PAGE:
Who Won Last Night’s Ultra Light Startups Showdown? The Only Chick Who Pitched

Ms. Weinblatt of Take The Interview pitches the panel.

About 100 investors, founders and startup folk–including the guy siting next to Betabeat whose nametag read “SocialNetwork.com”–gathered last night in Microsoft’s sixth floor office, just a few doors down from Radio City Music Hall, for the ceremonious-sounding Ultra Light Startups Feedback Forum and Pitch Showdown. The room was like most that host these things: projector, rows of plastic chairs, podiums. Microsoft does not try to be edgy with the decor.

But there was pizza, there was pop, and there was networking. “I hear a lot of networking going on in the back. Now is the time to stop networking,” master of ceremonies David Carlos admonished the murmuring crowd when it was time to resume after a break. “There are like, 50 people back there networking.”

Startups which are Ultra Light have a few things in common. They can, and must, explain themselves in two minutes. They should be maniacs for bootstrapping. And they must be ready to take flak from an esteemed panel of judges, which in this case included First Round Capital’s Phineas Barnes, who was voted best panelist for his thoughtful answers, instant grasp of concepts, and motivational feedback about creating magic and secret sauce. Read More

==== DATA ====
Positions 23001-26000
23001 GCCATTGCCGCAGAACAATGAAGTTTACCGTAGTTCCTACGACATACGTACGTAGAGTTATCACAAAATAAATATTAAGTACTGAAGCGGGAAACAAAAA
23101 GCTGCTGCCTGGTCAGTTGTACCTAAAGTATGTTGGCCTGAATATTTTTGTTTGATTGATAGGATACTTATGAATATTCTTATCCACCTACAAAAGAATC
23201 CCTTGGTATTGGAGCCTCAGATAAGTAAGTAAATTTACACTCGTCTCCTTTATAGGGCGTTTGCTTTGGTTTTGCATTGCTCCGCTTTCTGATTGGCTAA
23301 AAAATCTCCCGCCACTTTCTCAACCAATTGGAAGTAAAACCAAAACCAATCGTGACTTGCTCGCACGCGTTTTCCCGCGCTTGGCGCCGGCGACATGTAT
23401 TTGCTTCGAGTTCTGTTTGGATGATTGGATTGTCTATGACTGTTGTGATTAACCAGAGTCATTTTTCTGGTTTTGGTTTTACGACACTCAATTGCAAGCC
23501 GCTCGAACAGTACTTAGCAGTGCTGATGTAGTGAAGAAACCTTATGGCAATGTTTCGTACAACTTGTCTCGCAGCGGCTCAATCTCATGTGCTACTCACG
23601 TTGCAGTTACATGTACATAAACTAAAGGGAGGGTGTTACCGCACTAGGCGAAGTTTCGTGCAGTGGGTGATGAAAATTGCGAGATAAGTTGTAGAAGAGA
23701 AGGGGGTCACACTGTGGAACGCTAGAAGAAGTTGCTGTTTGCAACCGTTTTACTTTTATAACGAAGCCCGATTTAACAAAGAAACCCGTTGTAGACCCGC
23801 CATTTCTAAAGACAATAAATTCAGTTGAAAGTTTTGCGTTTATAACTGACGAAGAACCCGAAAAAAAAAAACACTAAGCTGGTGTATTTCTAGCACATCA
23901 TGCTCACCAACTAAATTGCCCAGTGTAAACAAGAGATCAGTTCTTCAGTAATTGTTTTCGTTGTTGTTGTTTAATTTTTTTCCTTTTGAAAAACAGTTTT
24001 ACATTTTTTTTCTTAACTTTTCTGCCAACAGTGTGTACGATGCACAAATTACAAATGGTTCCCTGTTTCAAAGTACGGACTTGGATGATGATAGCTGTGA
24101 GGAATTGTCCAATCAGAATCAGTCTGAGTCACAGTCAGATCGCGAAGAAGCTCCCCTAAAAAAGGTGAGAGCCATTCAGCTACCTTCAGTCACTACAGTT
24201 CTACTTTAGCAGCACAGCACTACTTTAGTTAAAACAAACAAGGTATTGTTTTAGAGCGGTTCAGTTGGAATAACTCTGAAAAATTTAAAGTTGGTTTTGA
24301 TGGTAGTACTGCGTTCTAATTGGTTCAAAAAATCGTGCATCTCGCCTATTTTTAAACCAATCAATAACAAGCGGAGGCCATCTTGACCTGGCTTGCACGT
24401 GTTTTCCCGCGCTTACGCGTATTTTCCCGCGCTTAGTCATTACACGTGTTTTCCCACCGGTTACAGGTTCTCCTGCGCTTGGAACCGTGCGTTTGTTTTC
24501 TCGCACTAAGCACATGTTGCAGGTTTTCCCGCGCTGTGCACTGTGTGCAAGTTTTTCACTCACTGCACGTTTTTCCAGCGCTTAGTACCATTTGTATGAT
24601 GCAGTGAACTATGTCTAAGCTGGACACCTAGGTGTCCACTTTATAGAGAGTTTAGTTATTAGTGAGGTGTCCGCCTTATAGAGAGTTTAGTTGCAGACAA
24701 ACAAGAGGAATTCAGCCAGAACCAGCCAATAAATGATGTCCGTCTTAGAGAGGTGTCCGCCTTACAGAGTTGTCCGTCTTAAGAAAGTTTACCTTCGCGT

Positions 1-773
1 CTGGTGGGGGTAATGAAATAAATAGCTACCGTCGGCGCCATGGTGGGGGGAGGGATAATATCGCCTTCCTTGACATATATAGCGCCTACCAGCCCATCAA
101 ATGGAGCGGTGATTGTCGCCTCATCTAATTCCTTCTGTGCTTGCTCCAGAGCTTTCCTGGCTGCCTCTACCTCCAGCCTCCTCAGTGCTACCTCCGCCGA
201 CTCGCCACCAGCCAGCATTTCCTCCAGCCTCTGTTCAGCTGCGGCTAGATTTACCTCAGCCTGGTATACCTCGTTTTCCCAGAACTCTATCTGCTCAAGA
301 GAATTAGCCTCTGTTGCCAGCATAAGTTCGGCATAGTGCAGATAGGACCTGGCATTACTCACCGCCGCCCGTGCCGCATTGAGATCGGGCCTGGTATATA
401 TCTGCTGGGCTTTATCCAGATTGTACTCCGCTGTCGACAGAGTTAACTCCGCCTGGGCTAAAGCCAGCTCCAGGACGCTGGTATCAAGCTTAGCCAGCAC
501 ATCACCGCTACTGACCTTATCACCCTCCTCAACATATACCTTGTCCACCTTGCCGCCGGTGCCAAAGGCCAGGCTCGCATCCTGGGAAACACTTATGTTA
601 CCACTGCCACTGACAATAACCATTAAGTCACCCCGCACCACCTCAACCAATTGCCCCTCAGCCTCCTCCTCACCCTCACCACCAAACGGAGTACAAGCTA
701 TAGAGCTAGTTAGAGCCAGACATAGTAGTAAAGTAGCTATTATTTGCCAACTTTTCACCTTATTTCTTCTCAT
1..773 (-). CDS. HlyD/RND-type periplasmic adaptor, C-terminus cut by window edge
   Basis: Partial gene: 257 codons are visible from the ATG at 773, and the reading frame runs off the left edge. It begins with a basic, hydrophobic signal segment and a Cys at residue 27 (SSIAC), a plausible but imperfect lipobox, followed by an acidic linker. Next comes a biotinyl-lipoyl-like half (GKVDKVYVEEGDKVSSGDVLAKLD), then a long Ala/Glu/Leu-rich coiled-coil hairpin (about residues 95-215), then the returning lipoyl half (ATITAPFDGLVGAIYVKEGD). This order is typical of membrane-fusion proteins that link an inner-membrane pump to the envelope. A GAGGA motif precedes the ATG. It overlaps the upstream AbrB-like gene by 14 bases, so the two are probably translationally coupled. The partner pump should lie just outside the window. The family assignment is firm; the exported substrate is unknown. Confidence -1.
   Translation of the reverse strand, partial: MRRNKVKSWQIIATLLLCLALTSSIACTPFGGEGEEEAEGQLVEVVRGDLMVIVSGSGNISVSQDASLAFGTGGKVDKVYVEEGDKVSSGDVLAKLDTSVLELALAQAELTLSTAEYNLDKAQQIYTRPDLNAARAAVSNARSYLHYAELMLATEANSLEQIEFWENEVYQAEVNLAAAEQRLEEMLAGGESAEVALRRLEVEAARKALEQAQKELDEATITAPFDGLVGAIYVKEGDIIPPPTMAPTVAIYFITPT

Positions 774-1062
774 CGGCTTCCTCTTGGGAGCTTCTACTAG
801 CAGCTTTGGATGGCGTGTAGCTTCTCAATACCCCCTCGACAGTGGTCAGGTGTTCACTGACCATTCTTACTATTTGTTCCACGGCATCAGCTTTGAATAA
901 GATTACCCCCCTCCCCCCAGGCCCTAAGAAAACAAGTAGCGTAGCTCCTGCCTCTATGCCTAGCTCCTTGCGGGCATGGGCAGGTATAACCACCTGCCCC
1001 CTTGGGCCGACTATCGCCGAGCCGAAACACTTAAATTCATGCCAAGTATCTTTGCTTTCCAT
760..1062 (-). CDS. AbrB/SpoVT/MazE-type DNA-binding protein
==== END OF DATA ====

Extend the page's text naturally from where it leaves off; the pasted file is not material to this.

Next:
Screw You Pay Me

Pay-to-Pitch Comes Creeping Back: How Much Is Too Much?


Entrepreneurs and other startup economy workers have started complaining about rising fees of events around town—the sheer abundance of tech events in New York has us habituated to all-star panels and pizza for $0 to $5. But while $35 classes at General Assembly inspire the occasional grousing, there is one thing that seems to really get the startup community riled up: events that charge entrepreneurs to pitch. Read More